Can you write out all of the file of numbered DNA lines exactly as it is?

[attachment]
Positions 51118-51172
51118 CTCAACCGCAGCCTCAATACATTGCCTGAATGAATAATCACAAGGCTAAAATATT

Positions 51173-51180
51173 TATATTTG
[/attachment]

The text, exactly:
Positions 51118-51172
51118 CTCAACCGCAGCCTCAATACATTGCCTGAATGAATAATCACAAGGCTAAAATATT

Positions 51173-51180
51173 TATATTTG